Sect. 37. John, the king's brother, who had long kept his ears open for it, when he knew for certain that his brother had turned his back on England, presently perambulated the kingdom in a more popular manner, nor did he forbid his followers calling him the king's heir. And as the earth is dreary in the sun's absence, so was the face of the kingdom altered at the king's departure. The nobles are all stirred up in arms, the castles are closed, the cities are fortified, intrenchments are thrown up. The archbishop of Rouen, not foreseeing more of the future than the fuel of error which was praised, knew well how so to give contentment to the chancellor, that at the same time he might not displease his rivals. Writs are privately despatched to the heads of the clergy and of the people, and the minds of everybody are excited against the chancellor. The knights of parliament willingly, though secretly, consented; but the clergy, more fearful by nature, dared not swear obedience to either master. The chancellor, perceiving these things, dissembled, disdaining to know that any one would presume any how to attempt any thing against him.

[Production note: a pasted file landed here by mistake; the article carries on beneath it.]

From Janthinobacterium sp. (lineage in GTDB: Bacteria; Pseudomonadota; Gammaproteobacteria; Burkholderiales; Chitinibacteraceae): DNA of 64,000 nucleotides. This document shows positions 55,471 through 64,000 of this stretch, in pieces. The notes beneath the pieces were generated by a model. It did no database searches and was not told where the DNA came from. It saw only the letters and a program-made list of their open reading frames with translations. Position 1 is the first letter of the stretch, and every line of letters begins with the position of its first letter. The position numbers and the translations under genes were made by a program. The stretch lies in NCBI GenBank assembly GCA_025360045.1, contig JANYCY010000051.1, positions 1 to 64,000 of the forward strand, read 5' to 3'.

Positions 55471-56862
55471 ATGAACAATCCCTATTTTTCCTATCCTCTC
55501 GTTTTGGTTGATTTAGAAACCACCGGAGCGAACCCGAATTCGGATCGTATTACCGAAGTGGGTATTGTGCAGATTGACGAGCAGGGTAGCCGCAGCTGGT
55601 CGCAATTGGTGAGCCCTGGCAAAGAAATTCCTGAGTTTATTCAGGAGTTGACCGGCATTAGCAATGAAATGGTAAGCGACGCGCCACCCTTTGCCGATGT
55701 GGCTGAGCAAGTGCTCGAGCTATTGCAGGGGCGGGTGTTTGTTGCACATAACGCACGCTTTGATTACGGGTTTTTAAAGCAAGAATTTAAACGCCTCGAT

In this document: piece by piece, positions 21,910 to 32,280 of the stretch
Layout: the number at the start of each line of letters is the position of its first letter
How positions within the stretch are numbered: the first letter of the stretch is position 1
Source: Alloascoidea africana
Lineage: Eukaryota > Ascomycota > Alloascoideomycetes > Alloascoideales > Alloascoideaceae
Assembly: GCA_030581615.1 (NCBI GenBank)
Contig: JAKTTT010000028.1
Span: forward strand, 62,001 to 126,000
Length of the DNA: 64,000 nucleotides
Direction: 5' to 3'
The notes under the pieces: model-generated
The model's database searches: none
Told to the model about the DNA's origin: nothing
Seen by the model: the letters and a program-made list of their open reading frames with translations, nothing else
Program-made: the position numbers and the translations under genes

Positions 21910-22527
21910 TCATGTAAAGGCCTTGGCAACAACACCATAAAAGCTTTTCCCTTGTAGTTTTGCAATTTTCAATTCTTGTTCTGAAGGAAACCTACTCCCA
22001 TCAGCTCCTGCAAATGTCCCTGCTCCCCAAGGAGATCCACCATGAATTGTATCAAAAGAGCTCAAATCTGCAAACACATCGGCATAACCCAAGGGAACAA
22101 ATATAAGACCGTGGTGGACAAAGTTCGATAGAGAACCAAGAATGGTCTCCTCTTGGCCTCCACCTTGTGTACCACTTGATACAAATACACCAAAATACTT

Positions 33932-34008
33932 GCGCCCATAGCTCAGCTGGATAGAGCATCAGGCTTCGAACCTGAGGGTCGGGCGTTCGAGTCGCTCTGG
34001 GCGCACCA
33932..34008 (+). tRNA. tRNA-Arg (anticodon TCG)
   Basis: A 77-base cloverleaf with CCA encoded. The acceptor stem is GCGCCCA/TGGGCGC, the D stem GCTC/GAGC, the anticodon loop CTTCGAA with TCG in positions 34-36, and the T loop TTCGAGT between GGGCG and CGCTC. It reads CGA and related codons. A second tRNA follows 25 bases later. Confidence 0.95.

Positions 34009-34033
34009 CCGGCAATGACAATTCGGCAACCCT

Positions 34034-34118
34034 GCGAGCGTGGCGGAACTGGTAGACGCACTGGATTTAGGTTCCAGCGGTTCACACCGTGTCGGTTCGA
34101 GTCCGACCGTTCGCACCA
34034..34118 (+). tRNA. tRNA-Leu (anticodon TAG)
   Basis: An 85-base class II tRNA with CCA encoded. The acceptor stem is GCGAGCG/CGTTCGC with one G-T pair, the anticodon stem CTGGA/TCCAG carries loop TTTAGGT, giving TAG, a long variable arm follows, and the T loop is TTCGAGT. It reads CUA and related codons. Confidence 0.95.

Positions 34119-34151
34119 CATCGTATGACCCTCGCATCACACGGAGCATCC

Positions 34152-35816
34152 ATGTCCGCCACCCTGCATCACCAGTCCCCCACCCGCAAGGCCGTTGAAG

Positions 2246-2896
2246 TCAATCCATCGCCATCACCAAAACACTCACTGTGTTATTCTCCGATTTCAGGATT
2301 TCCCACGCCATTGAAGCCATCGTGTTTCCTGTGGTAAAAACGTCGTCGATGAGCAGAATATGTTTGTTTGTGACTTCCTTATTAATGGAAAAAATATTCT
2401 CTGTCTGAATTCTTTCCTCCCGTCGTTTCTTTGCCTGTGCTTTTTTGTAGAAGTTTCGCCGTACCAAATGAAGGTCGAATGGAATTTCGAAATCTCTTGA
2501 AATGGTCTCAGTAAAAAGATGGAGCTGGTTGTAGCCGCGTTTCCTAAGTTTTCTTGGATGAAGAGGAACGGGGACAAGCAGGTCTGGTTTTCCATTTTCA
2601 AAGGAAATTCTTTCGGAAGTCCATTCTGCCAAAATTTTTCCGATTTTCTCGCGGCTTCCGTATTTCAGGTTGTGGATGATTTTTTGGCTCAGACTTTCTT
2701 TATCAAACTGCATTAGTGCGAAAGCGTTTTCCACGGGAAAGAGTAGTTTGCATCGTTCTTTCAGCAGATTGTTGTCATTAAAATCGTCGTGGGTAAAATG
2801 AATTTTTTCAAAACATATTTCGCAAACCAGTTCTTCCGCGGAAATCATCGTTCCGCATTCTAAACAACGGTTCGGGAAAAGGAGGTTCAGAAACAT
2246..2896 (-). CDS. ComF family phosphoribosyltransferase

Sect. 38. At length the pot is uncovered; it is announced to him, that Gerard de Camville, a factious man and reckless of allegiance, had done homage to Earl John, the king's brother, for the castle of Lincoln, the custody whereof is known to belong to the inheritance of Nicholaa, the wife of the same Gerard, but under the king. The deed is considered to infringe upon the crown, and he resolves to go and revenge its commission. So having quickly collected a numerous army, he came into those parts, and having first made an attack against Wigmore, he compelled Roger de Mortimer, impeached for a conspiracy made against the king, with the Welsh, to surrender the castles, and abjure England for three years. As he departed, he was blamed by bin associates for want of courage, because, while supported by the numerous soldiery of the castles, and abounding in advantages, he had given way without a blow, at the bare threats of the priest. Reproof was too late after the error; Roger leaves the kingdom, and the chancellor gives orders to besiege Lincoln. Gerard was with the earl; and his wife Nicholaa, proposing to herself nothing effeminate, defended the castle like a man. The chancellor was wholly busied about Lincoln, whilst Earl John occupied the castle of Nottingham and that of Tickhill, both very strong, the warden being compelled to the surrender by fear alone. He proceeded, moreover, to send word to the chancellor that he must raise the siege, or otherwise he would avenge the cause of his vassal; that it was not proper to take from the loyal men of the kingdom, well known and free, their charges, and commit them to strangers and men unknown; that it was a mark of his folly that he had intrusted the king's castles to such, because they would expose them to adventurers; that if it should go with every barbarian with that facility, that even